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exercices vectors

 

  1. Create X = INDGEN(100). [NOTE on IDL syntax: INDGEN is a function.  In IDL the arguments of a function are enclosed in parentheses.  In IDL versions 1 through 4, the indices of vector or arra variables were also enclosed in parentheses, as in X(10). Obviously, this introduced possible ambiguities between function and array notation.  Therefore, in IDL version 5, array indices are expected to be enclosed by brackets, as in X[10].  You should use this syntax when referring to array elements.  This notation for array elements is not compatible with IDL V.4 and earlier.  However, IDL V.5 does accept the parenthesis syntax for array elements, so it is compatible with earlier IDL code in this regard.

  2.  Use built-in IDL functions N_ELEMENTS, MIN, MAX, and TOTAL to answer the following:

  3.          How many elements does X contain?  
             What is the minimum value in X?  
             What is the maximum value in X?  
             What is the sum of all the elements in X? 

  4. Use the IDL HyperHelp facility to obtain information on any of the built-in routines you just used, e.g. ?TOTAL.

  5. Print X to your terminal window

  6. How are values in X related to the corresponding subscripts?

  7. Is X a floating-point array?

  8. Print the fifteenth entry in X to your terminal

  9. Then print the entry containing the number 15

  10. Is X a row-vector or a column-vector?

  11. The default configuration of the printed data on your screen will tell you.  To confirm this, try the following:  PRINT,TRANSPOSE(X)

  12. Try the following one-line command and inspect its output:
    FOR I=0,99 DO PRINT,I,X[I]

  13. Now try: FOR I=1,100 DO PRINT,I,X[I]

  14. Using the WHERE function:

  15. Define Q=2*X, then type FIND = WHERE(Q LE 40, COUNT)

  16. Examine the contents of FIND and COUNT so that you understand how the WHERE function operates.

  17. Predict and confirm the response if you type PRINT,Q[FIND]

  18. Print to your terminal the values of the vector X/10

  19. Then print the values of X/10.0 and compare the results.

  20. Do the same for FLOAT(X)/10

  21. Do the same for FIX(X/10.0)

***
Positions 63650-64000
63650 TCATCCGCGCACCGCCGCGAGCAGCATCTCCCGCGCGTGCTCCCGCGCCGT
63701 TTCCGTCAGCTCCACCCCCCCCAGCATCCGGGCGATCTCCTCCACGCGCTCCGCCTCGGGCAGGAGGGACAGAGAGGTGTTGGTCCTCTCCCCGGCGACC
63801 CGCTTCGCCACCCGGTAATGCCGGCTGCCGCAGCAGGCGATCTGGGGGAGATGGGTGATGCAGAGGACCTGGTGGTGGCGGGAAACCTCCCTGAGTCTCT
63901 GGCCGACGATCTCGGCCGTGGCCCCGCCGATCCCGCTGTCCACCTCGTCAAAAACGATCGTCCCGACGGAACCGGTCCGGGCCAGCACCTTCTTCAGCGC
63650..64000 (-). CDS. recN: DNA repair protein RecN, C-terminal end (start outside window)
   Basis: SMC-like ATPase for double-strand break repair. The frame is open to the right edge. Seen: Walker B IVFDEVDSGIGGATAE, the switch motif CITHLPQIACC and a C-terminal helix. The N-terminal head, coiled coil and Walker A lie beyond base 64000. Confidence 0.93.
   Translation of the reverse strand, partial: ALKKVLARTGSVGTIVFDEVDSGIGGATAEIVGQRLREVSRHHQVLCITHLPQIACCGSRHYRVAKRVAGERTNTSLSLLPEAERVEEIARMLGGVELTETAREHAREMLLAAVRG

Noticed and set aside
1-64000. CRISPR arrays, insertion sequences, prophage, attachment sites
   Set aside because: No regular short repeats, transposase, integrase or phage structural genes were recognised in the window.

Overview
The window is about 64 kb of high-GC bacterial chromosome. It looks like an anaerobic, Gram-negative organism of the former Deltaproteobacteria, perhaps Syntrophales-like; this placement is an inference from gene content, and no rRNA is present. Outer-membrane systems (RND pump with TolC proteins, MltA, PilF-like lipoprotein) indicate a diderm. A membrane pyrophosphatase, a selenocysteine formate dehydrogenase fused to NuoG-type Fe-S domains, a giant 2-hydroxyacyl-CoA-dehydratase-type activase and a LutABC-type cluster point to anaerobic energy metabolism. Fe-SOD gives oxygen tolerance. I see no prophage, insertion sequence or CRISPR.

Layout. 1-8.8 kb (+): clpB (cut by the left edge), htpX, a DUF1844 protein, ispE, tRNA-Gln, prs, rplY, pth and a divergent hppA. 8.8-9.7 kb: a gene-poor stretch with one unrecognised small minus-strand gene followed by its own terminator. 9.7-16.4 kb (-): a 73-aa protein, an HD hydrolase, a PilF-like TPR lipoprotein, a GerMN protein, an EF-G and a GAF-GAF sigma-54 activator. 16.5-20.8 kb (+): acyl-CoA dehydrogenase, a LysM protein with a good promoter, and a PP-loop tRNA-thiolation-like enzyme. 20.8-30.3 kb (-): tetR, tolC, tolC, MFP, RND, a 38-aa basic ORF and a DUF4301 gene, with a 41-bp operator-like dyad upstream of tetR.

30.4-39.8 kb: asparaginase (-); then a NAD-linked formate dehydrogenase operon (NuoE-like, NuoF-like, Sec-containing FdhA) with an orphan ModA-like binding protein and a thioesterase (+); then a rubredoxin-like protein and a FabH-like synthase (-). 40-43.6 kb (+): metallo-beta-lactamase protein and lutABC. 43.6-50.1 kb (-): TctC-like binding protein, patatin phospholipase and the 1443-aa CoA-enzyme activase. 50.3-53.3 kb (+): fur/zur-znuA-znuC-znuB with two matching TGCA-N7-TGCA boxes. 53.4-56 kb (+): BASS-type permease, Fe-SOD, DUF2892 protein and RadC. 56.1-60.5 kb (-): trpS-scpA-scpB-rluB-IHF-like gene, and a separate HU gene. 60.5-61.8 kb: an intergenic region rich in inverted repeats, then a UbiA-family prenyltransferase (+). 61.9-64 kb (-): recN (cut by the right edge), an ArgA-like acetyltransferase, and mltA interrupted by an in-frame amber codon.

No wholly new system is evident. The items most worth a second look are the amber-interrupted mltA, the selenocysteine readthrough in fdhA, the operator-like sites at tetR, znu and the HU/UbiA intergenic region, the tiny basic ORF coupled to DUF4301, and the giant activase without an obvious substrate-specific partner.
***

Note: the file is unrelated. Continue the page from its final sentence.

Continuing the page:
22. What is the difference between Z = X*0.0 and Z = 0? 

  23. Print the 11 elements centered on X = 10  

  24. First do this using a FOR loop (on a single line)

  25. Then do this using the standard IDL subscript range notation, e.g. X[2:6].  No FOR loop is needed.

  26. Compare to the following: K=5 & PRINT,X[10-K:10+K]

  27. Define Y to be the subarray consisting of those 11 elements, using subscript range notation; print Y to your window as a check.  

  28. Using information utilities: 

  29. Verify lengths of X,Y using the N_ELEMENTS utility

  30. Use the SIZE utility to find the sizes of X and Y; what other info does it supply?

  31. What information does the command HELP,X,Y provide?

  32. Define Q = Y+3 --  Note the values that Q contains

  33. Define Q = Y*3 --  Note the values that Q contains

  34. Define Q = Y^3 --  Note the values that Q contains

  35. Define Q = Y^4 --  Note the values that Q contains; why are they not monotonic?

  36. Define Q = FLOAT(Y)^4 --  Note the change.

  37. Print the vector which results from Q = X*Y

  38. What did IDL actually do to arrive at this result?

  39. Using the built-in functions TOTAL and N_ELEMENTS:

  40. Find and print the mean values of X and Y; 

  41. Find and print the variances of the two arrays

  42. Do the same using the built-in functions MEAN and VARIANCE.

  43. Do the same using the built-in function MOMENT

  44. Determine the nature of the vector which results when you write Q = X & Q[2] = Y.  

  45. What will happen if you write Q[98] = Y?  Try it.

  46. Predict, then verify, the outcome of the following operations: 
        Q = [Y,Y]
        Q = [Q,Y]

  47. Create a 16-element vector [1.01, 1.02, 1.03...] using a simple one-line command employing FINDGEN.  Verify.

  48. Create a 16-element vector: [1,2,4,8,16....] using a simple one-line command employing FINDGEN.  Verify.

  49. Create the 100-element vector Z = 10*X - 0.1*X^2, where X contains the integers between 0 and 99.

  50. Use MAX to determine the maximum value of Z.

  51. Use WHERE to locate the X value for which this maximum occurs.

  52. X was an integer vector but Z is not.  Why?

  53. Using the SHIFT function, shift the elements of the array you just created three entries to the left.  Verify that the maximum is now in the expected location. 

  54. Create, using a simple one-line command employing FINDGEN, a 1001-element vector containing the base-10 logarithms of the integers between 0 and 1000.  Name this "ILOG". 
    Verify its contents. 

  55. Now create a five element vector, Y, containing the numbers 2, 100, 500, 20, and 999.  

  56. Explain the vector resulting when you type NEW = ILOG[Y].  Why did we include an entry for 0 in defining ILOG? 

  57. Optional problem:  ILOG in the previous exercise is called a "lookup table."  It can be used to accelerate computations in problems where a large number of time-consuming transformations such as logarithms are needed.  You can estimate the time savings for this example as follows:

  58. Write a simple one-line IDL command script using "&" as a link between individual commands.  Use the SYSTIME(1) function to determine the start time.  Then, use a FOR loop to compute the logarithm of an integer 40000 times using the standard ALOG10 function.  Then use SYSTIME(1) again to determine the end time.  Print the elapsed time.

  59. Repeat, now using the "ILOG" lookup table instead of ALOG10. 

 

From http://www.astro.virginia.edu/class/oconnell/astr511/IDLexercises/

 

IDL courses C. Morisset 2004 IA/UNAM V 2.2

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